Anxiety, excitement greet early heavy rains in Lagos, P'Harcourt, others

Chukwuma Muanya- THE GUARDIAN Newspaper

Major cities in Southern Nigeria have since Sunday January 20, 2019 been witnessing heavy rains with thick dark clouds. In fact, it rained heavily yesterday in Lagos and Onitsha and on Wednesday in Port Harcourt.

The rains, which started in most parts of Lagos around 10:00 a.m., lasted for over an hour.

It was still raining at New Market road Onitsha around 5:15p.m. yesterday. The situation caused heavy traffic in the cities because of the flash floods.

Residents of Port Harcourt experienced the first rain in the year with a downpour and cloudy weather on Wednesday morning.

The News Agency of Nigeria (NAN) recalled that the residents had expected the rain last week when they experienced a partly cloudy weather.

The rain, which started about 7: 55 a.m., came down heavily with floods on the streets and gullies in areas like Aba Road, Rumuodara, Rumuomasi, Rukpoku, Ikwere road and Oyigbo area.

The rains could not have come at a better time since the weather, until Sunday, had been very hot and humid, which caused people to sweat profusely.

The rains brought a huge relief- the temperature and humidity have dropped.

Lagos had also witnessed such heavy rains on January 20, 2013 and 2016, which The Guardian reported.

The question on the lips of most residents is, “are we in the rainy season?”

No. Nigeria is not yet in the rainy season, say meteorologists. They explained the weather condition is temporal and that the Harmattan haze will return in a couple of days.

The meteorologists refused to blame the situation on climate change but however termed it climate variability even as they warned farmers not to get excited because it is not planting time in spite of the rains.

A consultant meteorologist, Cyprian Okoloye, told The Guardian yesterday: “We cannot say that the rainy season has come. I can emphatically tell you that we are not yet in the rainy season.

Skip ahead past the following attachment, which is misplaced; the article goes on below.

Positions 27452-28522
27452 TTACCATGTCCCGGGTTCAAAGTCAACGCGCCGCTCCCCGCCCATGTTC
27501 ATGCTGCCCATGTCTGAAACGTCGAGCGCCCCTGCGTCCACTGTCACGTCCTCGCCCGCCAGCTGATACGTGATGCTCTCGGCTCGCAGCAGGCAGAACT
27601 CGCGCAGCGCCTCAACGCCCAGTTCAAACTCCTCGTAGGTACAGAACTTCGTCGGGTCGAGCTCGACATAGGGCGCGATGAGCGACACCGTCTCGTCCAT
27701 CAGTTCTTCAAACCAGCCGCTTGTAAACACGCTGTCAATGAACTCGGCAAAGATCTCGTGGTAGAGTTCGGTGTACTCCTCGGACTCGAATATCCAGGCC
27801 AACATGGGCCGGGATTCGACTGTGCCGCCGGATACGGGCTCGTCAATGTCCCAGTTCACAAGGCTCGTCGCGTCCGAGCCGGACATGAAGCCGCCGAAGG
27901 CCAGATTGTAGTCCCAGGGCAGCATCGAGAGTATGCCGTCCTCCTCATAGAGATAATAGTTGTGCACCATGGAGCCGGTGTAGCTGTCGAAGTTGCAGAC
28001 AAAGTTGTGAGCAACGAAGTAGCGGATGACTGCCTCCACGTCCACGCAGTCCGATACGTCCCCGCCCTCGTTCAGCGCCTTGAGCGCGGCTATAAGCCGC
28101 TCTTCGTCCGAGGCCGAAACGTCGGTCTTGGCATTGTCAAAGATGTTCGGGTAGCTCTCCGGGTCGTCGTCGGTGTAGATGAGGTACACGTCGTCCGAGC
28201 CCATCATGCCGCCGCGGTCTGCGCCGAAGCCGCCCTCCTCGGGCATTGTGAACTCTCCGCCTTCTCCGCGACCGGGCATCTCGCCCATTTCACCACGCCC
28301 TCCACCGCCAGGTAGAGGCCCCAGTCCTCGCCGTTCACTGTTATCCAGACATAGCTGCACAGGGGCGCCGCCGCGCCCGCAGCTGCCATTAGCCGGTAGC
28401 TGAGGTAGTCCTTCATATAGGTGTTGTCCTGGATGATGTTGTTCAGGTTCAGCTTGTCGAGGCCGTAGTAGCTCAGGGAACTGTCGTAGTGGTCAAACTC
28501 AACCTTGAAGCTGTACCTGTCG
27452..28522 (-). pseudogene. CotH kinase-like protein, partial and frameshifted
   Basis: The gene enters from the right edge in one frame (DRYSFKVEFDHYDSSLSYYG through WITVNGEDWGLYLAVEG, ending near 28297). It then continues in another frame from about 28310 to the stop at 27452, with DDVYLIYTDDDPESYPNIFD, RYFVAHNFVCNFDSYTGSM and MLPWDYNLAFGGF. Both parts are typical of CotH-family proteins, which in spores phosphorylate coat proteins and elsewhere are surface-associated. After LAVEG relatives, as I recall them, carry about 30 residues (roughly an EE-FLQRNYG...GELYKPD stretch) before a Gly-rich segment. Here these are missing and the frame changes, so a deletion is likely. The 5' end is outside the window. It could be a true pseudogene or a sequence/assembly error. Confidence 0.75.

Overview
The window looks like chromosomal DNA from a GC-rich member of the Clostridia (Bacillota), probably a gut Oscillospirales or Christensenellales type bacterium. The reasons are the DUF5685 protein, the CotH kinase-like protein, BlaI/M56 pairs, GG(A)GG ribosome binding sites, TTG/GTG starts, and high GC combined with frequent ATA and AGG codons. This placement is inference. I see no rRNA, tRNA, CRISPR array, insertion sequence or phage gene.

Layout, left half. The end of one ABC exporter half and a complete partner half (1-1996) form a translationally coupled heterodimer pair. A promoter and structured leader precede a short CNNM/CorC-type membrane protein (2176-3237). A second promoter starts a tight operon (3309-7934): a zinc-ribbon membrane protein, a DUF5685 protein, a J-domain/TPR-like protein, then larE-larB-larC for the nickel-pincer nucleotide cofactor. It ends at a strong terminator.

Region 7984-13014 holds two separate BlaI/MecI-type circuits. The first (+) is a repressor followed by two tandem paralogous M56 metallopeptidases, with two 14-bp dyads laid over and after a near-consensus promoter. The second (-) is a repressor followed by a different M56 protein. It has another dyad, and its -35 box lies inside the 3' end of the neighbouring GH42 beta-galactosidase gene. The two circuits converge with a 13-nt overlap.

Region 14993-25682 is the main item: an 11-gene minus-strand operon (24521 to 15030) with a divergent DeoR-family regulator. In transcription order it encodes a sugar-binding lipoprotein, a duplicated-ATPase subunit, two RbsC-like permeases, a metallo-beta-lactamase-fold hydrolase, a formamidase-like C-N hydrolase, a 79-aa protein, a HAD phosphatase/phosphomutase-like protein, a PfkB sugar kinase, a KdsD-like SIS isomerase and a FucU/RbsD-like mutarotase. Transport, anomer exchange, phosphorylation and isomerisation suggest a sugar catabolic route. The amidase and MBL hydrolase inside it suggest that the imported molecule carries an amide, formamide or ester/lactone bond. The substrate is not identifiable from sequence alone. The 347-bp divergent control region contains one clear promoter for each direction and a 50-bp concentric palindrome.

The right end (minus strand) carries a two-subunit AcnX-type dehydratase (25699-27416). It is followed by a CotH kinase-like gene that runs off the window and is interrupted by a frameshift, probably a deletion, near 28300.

We have observed Southwesterly winds pulling out of the South Atlantic over Lagos and most of the coastal cities and that carries a lot of moisture into the hinterland.

That is responsible for continuous rains over the coastal cities and the hinterlands.

“We noticed that the intercontinental discontinuity (ITD) has pulled northwards in response to the movement of the sun and that alters South-West wind to move into the hinterland.

“This is temporal. We cannot emphatically say that the rains have come. Also in the South East, there have been heavy rains in the last four days. We have to be careful especially farmers.

In a couple of days the dry winds will return. Harmattan haze will invade coastal cities.

“This is not climate change. It is not every weather event that you term climate change. However, there is ongoing climate change. No doubt about that.

Temporarily we don’t want to say climate change but climate variability. The situation is just a variability.”

According to Wikipedia, the rainy season in Nigeria begins around March and lasts till the end of July with a peak in June.

This rainy season is followed by a short dry break in August known as the August break which is a short dry season lasting for two to three weeks in August.

This break is broken by the short rainy season starting around early September and lasting till mid-October with a peak period at the end of September.

A long dry season follows the ending of the short rainy season in October.

This period starts from late October and lasts till early March with peak dry conditions between early December and late February.


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